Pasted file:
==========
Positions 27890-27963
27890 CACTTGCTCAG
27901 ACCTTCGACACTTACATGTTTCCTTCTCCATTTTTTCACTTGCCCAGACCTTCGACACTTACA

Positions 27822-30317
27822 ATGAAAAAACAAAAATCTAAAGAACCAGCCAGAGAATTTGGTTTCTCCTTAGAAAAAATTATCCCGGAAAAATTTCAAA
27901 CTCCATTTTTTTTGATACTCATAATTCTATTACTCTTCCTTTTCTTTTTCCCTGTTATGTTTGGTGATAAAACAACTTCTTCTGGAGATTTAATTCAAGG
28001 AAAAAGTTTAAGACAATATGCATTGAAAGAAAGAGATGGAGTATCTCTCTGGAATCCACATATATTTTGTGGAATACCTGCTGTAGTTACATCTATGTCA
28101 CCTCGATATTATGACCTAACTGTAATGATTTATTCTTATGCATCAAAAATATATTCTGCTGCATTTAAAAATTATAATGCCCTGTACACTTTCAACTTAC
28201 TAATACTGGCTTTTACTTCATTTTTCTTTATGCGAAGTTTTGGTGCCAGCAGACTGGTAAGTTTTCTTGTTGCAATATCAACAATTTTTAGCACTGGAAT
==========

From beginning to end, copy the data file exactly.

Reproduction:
Positions 27890-27963
27890 CACTTGCTCAG
27901 ACCTTCGACACTTACATGTTTCCTTCTCCATTTTTTCACTTGCCCAGACCTTCGACACTTACA

Positions 27822-30317
27822 ATGAAAAAACAAAAATCTAAAGAACCAGCCAGAGAATTTGGTTTCTCCTTAGAAAAAATTATCCCGGAAAAATTTCAAA
27901 CTCCATTTTTTTTGATACTCATAATTCTATTACTCTTCCTTTTCTTTTTCCCTGTTATGTTTGGTGATAAAACAACTTCTTCTGGAGATTTAATTCAAGG
28001 AAAAAGTTTAAGACAATATGCATTGAAAGAAAGAGATGGAGTATCTCTCTGGAATCCACATATATTTTGTGGAATACCTGCTGTAGTTACATCTATGTCA
28101 CCTCGATATTATGACCTAACTGTAATGATTTATTCTTATGCATCAAAAATATATTCTGCTGCATTTAAAAATTATAATGCCCTGTACACTTTCAACTTAC
28201 TAATACTGGCTTTTACTTCATTTTTCTTTATGCGAAGTTTTGGTGCCAGCAGACTGGTAAGTTTTCTTGTTGCAATATCAACAATTTTTAGCACTGGAAT